The secretary of state is expected to meet Kim in person in Pyongyang, according to the White House, though details of the agenda have not yet been released. Pompeo, on his third visit to the North Korean capital, is expected to press Kim on a recent report suggesting that far from beginning the process of denuclearisation, North Korea was making “rapid upgrades” to its Yongbyon nuclear complex.

Unnamed US intelligence officials also concluded that North Korea does not intend to completely give up its nuclear stockpile.

Pompeo will also use his visit to consult and reassure Washington’s allies in the region, with meetings planned with Japanese and South Korean officials in Tokyo on Sunday. Japan has voiced support for the leaders’ Singapore declaration, but reacted cautiously to Trump’s decision to cancel a joint US-South Korea military exercise scheduled for August.

Pompeo must establish how far North Korea’s nuclear and missile programmes have advanced before US officials can even attempt to draw up a potential timeline for America’s central demand – their complete, irreversible and verifiable dismantlement [CVID].

At present, the US has no reliable information on where all of North Korea’s production and testing facilities are located or the size of its ballistic inventory.

In a tweet this week, Trump said Washington and Pyongyang had been having “many good conversations” with North Korea over denuclearisation. “In the meantime, no Rocket Launches or Nuclear Testing in 8 months, he said. “All of Asia is thrilled. Only the Opposition Party, which includes the Fake News, is complaining. If not for me, we would now be at War with North Korea!”

Sceptics have pointed out that Kim no longer believes such tests are necessary now that the North has successful developed an intercontinental ballistic missile, and that dismantling North Korea’s missile and nuclear infrastructure represents a much tougher diplomatic challenge that could take years and cost billions of dollars, if it happens at all.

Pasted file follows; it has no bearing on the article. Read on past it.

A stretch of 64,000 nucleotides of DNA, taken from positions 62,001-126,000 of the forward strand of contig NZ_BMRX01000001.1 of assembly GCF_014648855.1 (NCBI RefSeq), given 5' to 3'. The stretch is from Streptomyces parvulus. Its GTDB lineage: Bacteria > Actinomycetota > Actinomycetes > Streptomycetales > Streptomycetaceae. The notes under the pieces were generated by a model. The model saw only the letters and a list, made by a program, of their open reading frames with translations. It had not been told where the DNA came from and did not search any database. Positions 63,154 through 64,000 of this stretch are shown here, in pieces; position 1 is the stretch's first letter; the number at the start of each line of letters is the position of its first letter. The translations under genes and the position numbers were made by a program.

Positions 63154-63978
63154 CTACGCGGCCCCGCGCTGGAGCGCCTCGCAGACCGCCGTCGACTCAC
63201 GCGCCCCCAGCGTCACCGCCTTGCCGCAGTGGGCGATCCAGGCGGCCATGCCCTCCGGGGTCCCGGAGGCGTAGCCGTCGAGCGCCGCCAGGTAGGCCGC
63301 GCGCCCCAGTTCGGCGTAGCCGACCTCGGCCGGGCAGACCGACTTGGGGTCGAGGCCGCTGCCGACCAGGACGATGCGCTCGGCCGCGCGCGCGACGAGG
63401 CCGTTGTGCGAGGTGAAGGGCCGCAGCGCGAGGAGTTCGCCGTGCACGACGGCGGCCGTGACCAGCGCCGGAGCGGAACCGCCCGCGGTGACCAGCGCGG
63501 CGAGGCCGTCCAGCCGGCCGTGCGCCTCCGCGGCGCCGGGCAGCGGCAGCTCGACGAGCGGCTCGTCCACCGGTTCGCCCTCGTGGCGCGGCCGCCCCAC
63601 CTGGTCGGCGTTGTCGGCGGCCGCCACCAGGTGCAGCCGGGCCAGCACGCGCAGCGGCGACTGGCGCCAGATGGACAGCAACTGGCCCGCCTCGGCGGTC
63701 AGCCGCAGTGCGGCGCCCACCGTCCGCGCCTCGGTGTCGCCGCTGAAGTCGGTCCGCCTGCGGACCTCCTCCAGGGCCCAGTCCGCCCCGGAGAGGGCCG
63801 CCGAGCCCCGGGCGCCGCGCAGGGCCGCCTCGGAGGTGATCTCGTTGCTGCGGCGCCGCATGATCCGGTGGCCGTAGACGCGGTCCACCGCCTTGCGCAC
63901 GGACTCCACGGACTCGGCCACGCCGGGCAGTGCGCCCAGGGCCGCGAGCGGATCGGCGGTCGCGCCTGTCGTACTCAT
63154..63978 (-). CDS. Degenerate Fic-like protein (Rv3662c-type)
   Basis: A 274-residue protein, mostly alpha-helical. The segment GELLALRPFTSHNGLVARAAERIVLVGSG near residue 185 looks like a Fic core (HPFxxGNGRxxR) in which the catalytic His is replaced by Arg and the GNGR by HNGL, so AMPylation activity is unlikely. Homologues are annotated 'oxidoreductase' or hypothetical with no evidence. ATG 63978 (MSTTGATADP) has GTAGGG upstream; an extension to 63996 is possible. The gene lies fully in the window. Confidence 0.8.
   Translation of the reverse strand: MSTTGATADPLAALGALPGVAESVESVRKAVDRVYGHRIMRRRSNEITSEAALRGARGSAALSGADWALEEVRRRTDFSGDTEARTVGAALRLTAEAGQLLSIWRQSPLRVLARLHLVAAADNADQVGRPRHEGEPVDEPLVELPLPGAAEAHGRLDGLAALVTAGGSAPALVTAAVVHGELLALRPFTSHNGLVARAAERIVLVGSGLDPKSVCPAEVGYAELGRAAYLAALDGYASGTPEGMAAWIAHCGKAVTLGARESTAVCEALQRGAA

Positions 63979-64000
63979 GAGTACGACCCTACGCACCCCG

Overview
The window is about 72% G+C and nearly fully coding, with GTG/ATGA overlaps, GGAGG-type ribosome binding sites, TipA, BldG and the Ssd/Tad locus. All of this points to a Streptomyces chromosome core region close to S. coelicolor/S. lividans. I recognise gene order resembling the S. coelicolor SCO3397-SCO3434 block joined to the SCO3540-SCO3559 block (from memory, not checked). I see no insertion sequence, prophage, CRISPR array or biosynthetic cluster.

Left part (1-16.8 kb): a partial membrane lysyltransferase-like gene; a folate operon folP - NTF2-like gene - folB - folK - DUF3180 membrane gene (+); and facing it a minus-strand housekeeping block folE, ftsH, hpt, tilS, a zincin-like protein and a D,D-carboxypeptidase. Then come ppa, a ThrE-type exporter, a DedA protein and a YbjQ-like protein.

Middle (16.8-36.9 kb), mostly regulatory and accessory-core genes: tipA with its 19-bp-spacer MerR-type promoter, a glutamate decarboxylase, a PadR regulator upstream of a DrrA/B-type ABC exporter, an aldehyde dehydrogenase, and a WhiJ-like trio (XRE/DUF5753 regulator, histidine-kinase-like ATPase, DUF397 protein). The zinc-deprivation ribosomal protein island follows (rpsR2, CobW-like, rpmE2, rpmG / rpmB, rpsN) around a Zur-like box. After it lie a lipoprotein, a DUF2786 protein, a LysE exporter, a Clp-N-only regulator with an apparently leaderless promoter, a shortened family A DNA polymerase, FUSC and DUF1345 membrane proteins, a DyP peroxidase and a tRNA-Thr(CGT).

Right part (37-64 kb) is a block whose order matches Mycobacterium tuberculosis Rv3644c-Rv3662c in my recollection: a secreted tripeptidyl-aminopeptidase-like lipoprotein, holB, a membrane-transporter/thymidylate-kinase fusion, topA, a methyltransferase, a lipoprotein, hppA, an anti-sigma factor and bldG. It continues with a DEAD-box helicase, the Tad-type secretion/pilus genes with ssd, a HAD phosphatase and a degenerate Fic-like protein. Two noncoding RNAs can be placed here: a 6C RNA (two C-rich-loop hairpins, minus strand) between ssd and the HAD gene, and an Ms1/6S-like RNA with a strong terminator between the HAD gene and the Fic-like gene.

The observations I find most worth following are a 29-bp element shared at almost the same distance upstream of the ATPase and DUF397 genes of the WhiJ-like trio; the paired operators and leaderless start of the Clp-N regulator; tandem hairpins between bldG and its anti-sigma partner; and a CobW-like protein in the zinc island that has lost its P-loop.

“Denuclearisation is no simple task,” Daryl Kimball, executive director of the Arms Control Association, wrote in a commentary. “There is no precedent for a country that has openly tested nuclear weapons and developed a nuclear arsenal and infrastructure as substantial as the one in North Korea to give up its nuclear weapons.”

Experts have played down Trump’s upbeat appraisal of his 12 June meeting with Kim in Singapore, where the leaders made a loose commitment to work towards the denuclearisation of the Korean peninsula and agreed goodwill measures such as the possible return of the remains of US soldiers from the 1950-53 Korean war.

There are signs Pompeo might abandon all-or-nothing demands for CVID and replace them with incremental steps that South Korea has reportedly suggested would be more likely to secure Kim’s cooperation.

Washington has also come to accept that securing Chinese and Russian cooperation would be easier if it backed away from CVID in early talks with North Korea.

“The choice was either bend it or break it,” a US official told Reuters. Patrick Cronin of the Center for a New American Security said. “The US may be exploring the degree to which he will dismantle major programs within the coming months, and if dropping some language to do this is required, Washington seems willing to do that at this point.”

John Bolton  Credit: Getty Images

It remains to be seen if Pompeo will present Kim with a timeline for denuclearisation. National security adviser John Bolton’s claim that North Korea could complete that goal in the space of a year was met with widespread scepticism, even by administration officials.

Earlier this week, state department spokeswoman Heather Nauert declined to give a timeframe for North Korea’s denuclearisation, saying “I know some individuals have given timelines; we’re not going to provide a timeline for that. A lot of work is left to be done, certainly. We go into this eyes wide open.”


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See also:

North Korea satellite images show missile plant construction, analysts say

We Should Be Seeing North Korean Progress “Now,” Says Trump Pal Sebastian Gorka

July 4, 2018

Image may contain: 1 person, eyeglasses

Donald Trump ally and former White House staffer Dr. Sebastian Gorka told “Fox and Friends” on Wednesday, July 4, 2018, “We need to see North Korea’s progress on denuclearization now.”

Asked if he trusts Kim Jong Un in North Korea, Gorka said, “I don’t trust any dictator.”